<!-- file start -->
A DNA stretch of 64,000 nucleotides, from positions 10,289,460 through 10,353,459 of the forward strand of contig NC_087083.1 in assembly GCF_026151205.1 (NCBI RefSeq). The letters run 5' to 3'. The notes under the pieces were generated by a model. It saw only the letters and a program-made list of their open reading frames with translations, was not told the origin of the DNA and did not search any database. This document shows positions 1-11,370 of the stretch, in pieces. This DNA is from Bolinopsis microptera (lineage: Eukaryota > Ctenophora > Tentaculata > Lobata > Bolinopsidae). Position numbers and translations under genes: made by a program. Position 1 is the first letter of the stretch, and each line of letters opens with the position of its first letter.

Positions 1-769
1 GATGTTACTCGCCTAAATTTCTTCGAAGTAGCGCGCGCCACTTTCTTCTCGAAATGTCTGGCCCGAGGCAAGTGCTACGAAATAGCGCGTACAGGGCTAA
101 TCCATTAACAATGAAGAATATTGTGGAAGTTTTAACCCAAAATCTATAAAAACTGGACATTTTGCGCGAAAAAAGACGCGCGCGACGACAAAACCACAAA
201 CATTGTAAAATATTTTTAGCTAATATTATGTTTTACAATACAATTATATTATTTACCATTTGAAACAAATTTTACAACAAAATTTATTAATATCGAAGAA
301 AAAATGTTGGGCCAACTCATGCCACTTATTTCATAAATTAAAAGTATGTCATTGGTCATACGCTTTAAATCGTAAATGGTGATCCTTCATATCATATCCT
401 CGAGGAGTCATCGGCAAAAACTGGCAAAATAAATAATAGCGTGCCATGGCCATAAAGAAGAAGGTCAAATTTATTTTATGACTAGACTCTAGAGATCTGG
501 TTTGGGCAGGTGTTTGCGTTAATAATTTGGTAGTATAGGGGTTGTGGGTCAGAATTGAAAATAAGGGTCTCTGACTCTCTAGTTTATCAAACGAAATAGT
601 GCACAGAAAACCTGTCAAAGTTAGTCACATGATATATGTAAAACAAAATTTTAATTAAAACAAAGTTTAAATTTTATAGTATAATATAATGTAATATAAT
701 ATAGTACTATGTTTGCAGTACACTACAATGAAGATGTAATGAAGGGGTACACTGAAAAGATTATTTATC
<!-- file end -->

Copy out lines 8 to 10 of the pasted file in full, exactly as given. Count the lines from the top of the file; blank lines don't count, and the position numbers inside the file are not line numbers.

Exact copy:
501 TTTGGGCAGGTGTTTGCGTTAATAATTTGGTAGTATAGGGGTTGTGGGTCAGAATTGAAAATAAGGGTCTCTGACTCTCTAGTTTATCAAACGAAATAGT
601 GCACAGAAAACCTGTCAAAGTTAGTCACATGATATATGTAAAACAAAATTTTAATTAAAACAAAGTTTAAATTTTATAGTATAATATAATGTAATATAAT
701 ATAGTACTATGTTTGCAGTACACTACAATGAAGATGTAATGAAGGGGTACACTGAAAAGATTATTTATC